Based on the foregoing, it would appear that tax incentives are determined by the economic needs of a particular jurisdiction. Therefore, labelling such tax incentives as harmful may be disadvantageous to countries that do not have other adequate infrastructure to attract foreign investments.
We have analysed some tax regimes which the OECD and EU have labelled as "harmful tax" regimes and the responses of some jurisdictions to the recommendations of the OECD and the EU.
Analyses of Harmful Tax Incentives across Various Jurisdictions
As a small island with no natural resources, Mauritius has created a competitive edge for itself through tax incentives over the years. Mauritius has become a top choice Holding Company (HoldCo) jurisdiction for investors because of its numerous tax treaty networks and incentives. This has thrust Mauritius into the spotlight in the global crackdown of harmful tax practices.
As at 2017, the OECD and the EU identified a number of Mauritian tax practices as harmful. These practices included the Mauritian Global Business Licence (GBL) 1 & 2 Regime which allowed for an 80% tax credit on foreign income of a Mauritian company and also exempted other categories of companies from Mauritian taxes. One of the issues identified by the OECD and the EU was that the economic substance requirements for a company to enjoy the tax benefits of the regime were insufficient.5
In response, Mauritius abolished the GBL 1 & 2 Regime and introduced a single GBL Partial Exemption Regime in 2018. The Partial Exemption regime exempts 80% of foreign sourced passive income and profits from a permanent establishment from tax. The Regime also introduced additional economic substance requirements for companies seeking to enjoy the tax benefits of this regime.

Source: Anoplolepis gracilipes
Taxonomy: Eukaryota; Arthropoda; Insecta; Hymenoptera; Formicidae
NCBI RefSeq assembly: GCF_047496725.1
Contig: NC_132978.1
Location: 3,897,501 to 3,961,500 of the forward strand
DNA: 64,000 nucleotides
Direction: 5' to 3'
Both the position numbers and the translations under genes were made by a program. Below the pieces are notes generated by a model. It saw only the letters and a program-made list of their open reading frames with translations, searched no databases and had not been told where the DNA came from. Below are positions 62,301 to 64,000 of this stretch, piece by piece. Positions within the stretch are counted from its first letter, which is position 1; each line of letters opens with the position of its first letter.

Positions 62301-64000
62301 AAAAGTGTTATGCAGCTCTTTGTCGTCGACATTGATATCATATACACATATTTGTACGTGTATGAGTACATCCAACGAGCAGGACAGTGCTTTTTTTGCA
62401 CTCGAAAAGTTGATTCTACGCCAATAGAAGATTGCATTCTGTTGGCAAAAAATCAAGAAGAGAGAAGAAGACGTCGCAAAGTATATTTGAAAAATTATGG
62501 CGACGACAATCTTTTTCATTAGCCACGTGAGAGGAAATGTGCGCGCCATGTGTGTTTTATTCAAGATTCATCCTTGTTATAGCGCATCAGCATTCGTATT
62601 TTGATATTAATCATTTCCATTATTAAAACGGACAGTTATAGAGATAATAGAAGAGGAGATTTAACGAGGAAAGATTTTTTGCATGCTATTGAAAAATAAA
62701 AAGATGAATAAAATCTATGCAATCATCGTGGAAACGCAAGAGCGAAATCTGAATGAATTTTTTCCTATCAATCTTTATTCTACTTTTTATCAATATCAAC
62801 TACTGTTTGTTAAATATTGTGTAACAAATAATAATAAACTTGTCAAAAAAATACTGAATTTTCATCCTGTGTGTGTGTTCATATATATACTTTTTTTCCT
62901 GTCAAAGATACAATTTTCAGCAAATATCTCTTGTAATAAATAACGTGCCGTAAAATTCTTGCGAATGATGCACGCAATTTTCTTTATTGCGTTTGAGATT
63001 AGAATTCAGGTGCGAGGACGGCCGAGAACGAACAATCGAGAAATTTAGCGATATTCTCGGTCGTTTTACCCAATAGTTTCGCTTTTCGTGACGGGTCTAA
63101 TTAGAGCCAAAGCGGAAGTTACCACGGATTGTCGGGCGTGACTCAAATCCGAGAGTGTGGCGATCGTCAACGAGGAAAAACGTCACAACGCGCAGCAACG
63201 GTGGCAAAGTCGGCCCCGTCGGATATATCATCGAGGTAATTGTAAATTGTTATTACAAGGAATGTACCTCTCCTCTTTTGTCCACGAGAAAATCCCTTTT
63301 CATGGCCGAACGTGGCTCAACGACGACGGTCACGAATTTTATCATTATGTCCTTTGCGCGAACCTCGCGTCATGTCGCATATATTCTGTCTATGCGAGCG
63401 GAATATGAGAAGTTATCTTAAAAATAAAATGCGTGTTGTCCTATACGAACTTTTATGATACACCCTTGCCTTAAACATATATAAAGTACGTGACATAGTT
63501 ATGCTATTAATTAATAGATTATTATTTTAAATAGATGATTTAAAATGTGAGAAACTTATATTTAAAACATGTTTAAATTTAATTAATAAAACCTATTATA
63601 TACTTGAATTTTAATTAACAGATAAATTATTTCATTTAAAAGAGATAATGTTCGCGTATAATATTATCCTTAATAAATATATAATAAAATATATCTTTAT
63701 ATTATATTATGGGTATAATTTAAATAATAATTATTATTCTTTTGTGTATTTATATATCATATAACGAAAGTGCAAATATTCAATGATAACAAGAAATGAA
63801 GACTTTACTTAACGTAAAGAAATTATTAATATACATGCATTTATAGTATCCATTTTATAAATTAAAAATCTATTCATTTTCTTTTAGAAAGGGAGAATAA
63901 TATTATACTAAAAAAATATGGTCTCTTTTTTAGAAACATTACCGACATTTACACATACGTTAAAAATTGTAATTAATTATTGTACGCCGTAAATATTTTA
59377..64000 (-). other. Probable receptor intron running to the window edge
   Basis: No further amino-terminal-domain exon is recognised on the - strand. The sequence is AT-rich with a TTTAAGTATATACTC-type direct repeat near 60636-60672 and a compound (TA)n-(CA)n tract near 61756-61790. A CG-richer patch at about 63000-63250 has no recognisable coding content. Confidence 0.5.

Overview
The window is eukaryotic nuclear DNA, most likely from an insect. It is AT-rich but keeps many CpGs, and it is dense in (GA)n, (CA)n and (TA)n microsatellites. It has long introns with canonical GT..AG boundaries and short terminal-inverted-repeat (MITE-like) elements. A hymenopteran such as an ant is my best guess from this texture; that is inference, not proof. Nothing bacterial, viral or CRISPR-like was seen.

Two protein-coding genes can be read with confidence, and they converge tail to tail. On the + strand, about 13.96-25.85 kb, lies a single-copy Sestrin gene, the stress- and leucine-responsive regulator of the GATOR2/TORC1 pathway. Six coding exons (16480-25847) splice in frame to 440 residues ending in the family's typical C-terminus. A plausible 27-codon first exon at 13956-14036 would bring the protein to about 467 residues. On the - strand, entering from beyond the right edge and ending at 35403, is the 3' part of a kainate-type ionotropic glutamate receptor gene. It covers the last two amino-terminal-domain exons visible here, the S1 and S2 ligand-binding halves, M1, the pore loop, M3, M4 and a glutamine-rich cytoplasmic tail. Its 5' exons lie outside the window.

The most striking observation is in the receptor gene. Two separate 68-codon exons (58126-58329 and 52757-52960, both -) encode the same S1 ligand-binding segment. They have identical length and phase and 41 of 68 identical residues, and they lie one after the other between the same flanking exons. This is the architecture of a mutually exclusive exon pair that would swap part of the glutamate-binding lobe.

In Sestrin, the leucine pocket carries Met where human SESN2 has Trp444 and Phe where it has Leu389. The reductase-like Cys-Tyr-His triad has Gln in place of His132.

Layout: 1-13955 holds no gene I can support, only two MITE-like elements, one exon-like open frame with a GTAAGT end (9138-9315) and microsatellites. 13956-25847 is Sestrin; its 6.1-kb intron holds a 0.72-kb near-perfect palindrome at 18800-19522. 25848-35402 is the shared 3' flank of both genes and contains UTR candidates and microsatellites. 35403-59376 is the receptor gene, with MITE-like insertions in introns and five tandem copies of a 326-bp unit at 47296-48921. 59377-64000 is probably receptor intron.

However, the EU Code of Conduct Group (EU COCG or the Group), in a letter to the Mauritian government dated 1 February 2019, stated that the Partial Exemption regime has a similar harmful effect as the abolished GBL 1 & 2 Regime. Although the EU COCG acknowledged that the new regime has requirements for companies to have real economic activities in Mauritius, the Group highlighted that the Partial Exemption regime is not generally in line with international best practice, as it does not have appropriate anti-abuse measures to tackle tax-planning opportunities.6
Thus, the OECD has requested that the regime be abolished by 31 December 2019 without any grandfathering mechanism. Mauritius has, however, committed to effect changes to its Partial Exemption regime to address the identified deficiencies with the partial exemption regime by the stated date.7
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4. OECD BEPS Action 5 2015 - Final Report Countering Harmful Tax Practices More Effectively, Taking into Account Transparency and Substance
5. Mauritius Selected Issues; IMF Country Report No. 17/363; November 6, 2017 https://data.consilium.europa.eu/doc/document/ST-5443-2019-DCL-1/en/pdf
6. Letters seeking commitment on the replacement by some jurisdictions of harmful preferential tax regimes with measures of similar effect- Mauritius https://data.consilium.europa.eu/doc/document/ST-5981-2019-INIT/en/pdf
7. Commitment letters by some jurisdictions regarding the replacement of harmful preferential tax regimes with measures of similar effect- Mauritius https://data.consilium.europa.eu/doc/document/ST-6097-2019-ADD-1/en/pdf